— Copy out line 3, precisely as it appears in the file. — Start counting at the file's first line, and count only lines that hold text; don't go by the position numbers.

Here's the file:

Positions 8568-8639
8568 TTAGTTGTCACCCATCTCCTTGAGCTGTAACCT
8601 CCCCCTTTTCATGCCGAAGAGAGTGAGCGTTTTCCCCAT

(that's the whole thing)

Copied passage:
8601 CCCCCTTTTCATGCCGAAGAGAGTGAGCGTTTTCCCCAT